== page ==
On December 24, 1968, eight months before Neil Armstrong’s “one small step for man,” the crew of Apollo 8, while orbiting the moon, transmitted a Christmas Eve greeting. At the moment of a lunar Earthrise, William Anders, James Lovell, and Frank Borman took turns reading verses 1-10, from Chapter 1, of the King James version of the Book of Genesis. “We close,” they ended their transmission to Houston CAPCOM (Capsule Communicator), “with good night, good luck, a Merry Christmas — and God bless all of you on the good Earth.” The next morning, Frank Borman, the mission’s commander, ordered James Lovell to fire the space craft’s engines and begin the journey home. “Please be informed,” Borman remarked whimsically in his confirmation of the successful ignition, “there is a Santa Claus.” At 10:50 AM EST on December 27, 1969, Apollo 8 splashed down in the northern Pacific. (Howell, 2018, p. 14)
NASA and the First Amendment
Anders, Lovell, and Borman’s reading from the Hebrew Scriptures provoked immediate controversy. Madalyn Murray O’Hair, sometimes described as the “most hated woman in America” (Le Beau, 2003) and the founder of the American Atheists, filed a lawsuit against Thomas Paine, NASA’s Administrator, asserting that “various religious statements were made on television by the astronauts” and that “the timing of the Apollo 8 flight during the Christmas Season was chosen for religious purposes.” O’Hair maintained that these acts showed a blatant disregard of the First Amendment’s separation of church and state. O’Hair’s brief contained no reference to Borman’s purported sighting of Santa Claus. In December 1969, a three-judge panel at the U.S. District Court for Western Texas ruled against O’Hair. Two years later, the U.S. Supreme Court declined to review the case. (“O’HAIR v. Paine, 312 F. Supp. 434 (W.D. Tex. 1969,” 1969)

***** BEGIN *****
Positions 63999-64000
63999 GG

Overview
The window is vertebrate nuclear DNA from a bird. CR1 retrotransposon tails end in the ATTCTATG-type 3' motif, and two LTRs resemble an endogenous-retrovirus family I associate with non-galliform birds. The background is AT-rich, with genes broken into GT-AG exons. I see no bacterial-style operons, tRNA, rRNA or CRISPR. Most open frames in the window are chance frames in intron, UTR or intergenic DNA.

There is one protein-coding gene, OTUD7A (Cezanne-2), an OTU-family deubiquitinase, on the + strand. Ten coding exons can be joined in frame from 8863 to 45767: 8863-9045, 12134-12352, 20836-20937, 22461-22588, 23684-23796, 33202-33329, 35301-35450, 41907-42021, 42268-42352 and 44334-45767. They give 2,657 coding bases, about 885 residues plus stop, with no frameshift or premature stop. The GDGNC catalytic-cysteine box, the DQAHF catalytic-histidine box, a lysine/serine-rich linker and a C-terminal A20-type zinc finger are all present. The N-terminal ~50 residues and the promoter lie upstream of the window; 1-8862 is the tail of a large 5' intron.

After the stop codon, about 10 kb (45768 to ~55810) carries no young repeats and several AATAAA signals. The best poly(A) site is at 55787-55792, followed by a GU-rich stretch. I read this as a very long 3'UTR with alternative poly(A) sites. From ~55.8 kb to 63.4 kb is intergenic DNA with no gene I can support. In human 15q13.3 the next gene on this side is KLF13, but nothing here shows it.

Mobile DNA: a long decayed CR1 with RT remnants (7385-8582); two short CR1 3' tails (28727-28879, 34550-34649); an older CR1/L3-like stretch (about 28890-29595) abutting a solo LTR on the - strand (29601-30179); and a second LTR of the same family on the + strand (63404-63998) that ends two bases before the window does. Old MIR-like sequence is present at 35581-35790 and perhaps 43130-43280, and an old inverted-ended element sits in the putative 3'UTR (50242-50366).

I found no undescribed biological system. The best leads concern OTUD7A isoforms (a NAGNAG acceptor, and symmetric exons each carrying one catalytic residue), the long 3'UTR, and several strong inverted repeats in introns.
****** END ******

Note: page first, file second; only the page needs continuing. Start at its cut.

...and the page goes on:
Despite the lawsuit’s dismissal, O’Hair’s action set in motion a series of events that eventually led Jerry Keuper and John Miller to flirt with the idea of making Florida Institute of Technology into a center for theological research by providing a home for the World Center for Liturgical Studies. Perhaps even more remarkable, it was General John Medaris, who between 1955 and 1958 had led the Army Missile Agency, the White Sands Missile range, the Jet Propulsion Laboratories, and the Missile Firing Range at Cape Canaveral, who served as the catalyst for Countdown College’s heavenly, curricular ambitions.
An American Original
John Bruce Medaris was a highly decorated Army officer when he was named head of the Army Ballistic Missile Agency in Huntsville, Alabama, and the missile test project at Cape Canaveral in 1955. Medaris took charge of the German rocket team which was led by Werner von Braun and Kurt H. Debus at a critical moment. A tall, handsome man who sported a mustache and carried a swagger stick, Medaris was known for his unflinching honesty, no-nonsense demeanor. On one occasion in World War II, General George Patton asked Medaris to inflate the numbers of captured German soldiers. Medaris refused, observing “something is either true or it’s not. And if it’s not, I won’t bend it. Patton, who was known as “Old Blood and Guts,” considered Medaris “a pain in the neck.” Fortunately, Medaris had friends higher up the chain of command. General Omar Bradley, the Army’s chief of staff, shielded Medaris from Patton’s fury. Bradley would later award Medaris his first general’s star. (Harris, 1989)